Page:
The Structural Engineer > Archive > Volume 5 (1927) > Issues > Issue 10 > Experiments and Transformations. Chapter X
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Experiments and Transformations. Chapter X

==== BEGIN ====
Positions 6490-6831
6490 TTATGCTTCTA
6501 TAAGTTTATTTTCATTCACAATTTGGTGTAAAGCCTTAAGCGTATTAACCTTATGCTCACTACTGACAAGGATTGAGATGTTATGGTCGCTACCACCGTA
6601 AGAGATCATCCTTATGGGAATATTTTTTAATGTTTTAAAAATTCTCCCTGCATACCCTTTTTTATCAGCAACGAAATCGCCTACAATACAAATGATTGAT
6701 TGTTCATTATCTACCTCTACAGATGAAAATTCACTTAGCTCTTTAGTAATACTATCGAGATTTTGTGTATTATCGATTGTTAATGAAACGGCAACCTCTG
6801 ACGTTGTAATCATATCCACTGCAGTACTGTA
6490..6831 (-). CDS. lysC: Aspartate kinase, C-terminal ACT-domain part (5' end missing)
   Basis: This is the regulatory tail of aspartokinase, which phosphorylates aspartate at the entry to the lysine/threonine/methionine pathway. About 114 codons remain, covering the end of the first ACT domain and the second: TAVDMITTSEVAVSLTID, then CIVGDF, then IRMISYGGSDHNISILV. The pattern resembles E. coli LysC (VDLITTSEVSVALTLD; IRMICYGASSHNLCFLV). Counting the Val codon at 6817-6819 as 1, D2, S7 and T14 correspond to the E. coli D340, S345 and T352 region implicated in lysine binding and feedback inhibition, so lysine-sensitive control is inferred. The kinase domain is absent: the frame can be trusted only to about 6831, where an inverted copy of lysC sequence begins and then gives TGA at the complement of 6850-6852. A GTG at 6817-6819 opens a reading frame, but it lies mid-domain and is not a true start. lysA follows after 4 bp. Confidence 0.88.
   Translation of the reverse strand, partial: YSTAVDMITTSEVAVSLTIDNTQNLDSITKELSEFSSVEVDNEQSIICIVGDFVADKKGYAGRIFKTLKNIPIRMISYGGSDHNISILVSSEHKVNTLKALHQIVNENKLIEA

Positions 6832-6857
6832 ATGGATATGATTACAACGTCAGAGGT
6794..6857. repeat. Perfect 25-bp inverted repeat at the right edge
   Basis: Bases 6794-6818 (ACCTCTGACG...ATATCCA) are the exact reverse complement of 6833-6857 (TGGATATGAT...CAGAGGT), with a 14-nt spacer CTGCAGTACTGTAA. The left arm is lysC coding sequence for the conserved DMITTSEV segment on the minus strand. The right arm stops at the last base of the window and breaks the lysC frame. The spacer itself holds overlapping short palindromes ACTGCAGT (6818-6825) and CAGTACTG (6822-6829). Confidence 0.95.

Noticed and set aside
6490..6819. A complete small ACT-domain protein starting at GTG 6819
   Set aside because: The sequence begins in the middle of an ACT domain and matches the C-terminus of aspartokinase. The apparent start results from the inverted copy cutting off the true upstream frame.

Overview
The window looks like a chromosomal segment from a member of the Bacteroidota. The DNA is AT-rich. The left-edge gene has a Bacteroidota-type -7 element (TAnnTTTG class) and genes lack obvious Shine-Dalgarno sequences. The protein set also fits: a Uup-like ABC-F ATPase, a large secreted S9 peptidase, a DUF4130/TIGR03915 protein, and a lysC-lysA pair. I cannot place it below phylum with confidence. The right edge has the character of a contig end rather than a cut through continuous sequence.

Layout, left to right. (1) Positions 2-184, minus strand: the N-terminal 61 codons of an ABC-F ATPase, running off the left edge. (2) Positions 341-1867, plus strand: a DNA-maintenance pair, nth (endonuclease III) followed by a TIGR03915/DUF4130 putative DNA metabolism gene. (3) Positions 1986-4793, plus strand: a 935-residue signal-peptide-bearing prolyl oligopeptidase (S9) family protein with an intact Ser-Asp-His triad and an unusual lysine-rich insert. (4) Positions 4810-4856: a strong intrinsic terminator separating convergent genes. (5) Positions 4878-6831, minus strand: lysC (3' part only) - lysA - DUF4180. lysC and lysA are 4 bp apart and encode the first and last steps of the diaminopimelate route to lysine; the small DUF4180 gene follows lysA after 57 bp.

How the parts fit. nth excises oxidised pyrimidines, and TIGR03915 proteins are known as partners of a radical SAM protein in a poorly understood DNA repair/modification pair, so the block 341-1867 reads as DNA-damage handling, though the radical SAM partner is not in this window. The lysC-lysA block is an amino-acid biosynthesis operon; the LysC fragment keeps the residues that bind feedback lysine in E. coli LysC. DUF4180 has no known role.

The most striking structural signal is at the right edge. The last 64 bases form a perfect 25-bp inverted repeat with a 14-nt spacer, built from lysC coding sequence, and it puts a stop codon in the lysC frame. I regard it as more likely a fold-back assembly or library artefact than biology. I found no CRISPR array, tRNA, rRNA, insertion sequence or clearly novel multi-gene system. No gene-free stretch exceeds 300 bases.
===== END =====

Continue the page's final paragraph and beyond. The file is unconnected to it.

THE problem of the creation of a new style born of modern structural methods will never be solved until we make a detailed analysis of the junctions between the members which constitute the framework, the skeleton, as it were, of a twentieth century building. It is here that the principal scope for novelty of expression really lies, but, strange as it may appear, it is in these very junctions of constructional members that modern methods of building fail most conspicuously to express with elegance or even with clarity the nature of the stresses and strains to which such members are exposed. This ugliness, this crudeness shown in the entire lack of ceremony in the act of construction is due to the invention of rivets. These bits of steel, so devoid of every sculptural grace, undistinguished in their uniformity, carry upon their little shoulders a preponderant part of the burden of modern construction. We all know the method of their employment. Girders of various sections are joined together by plates or by angle irons, and it scarcely matters what is the nature of the strain to be countered, the appearance of the plates is just the same, for the rivets are equally capable of resisting transverse stresses in all directions. Figures XXI A, B and C illustrate three common ways of using steel girders. Example A shows the modern solution of the identical problem which in other times stimulated great artists to invent the noble forms of the Classic Order. Lintol and column-here the junction of these two elements is accomplished after the modes and manners of the twentieth century! A. Trystan Edwards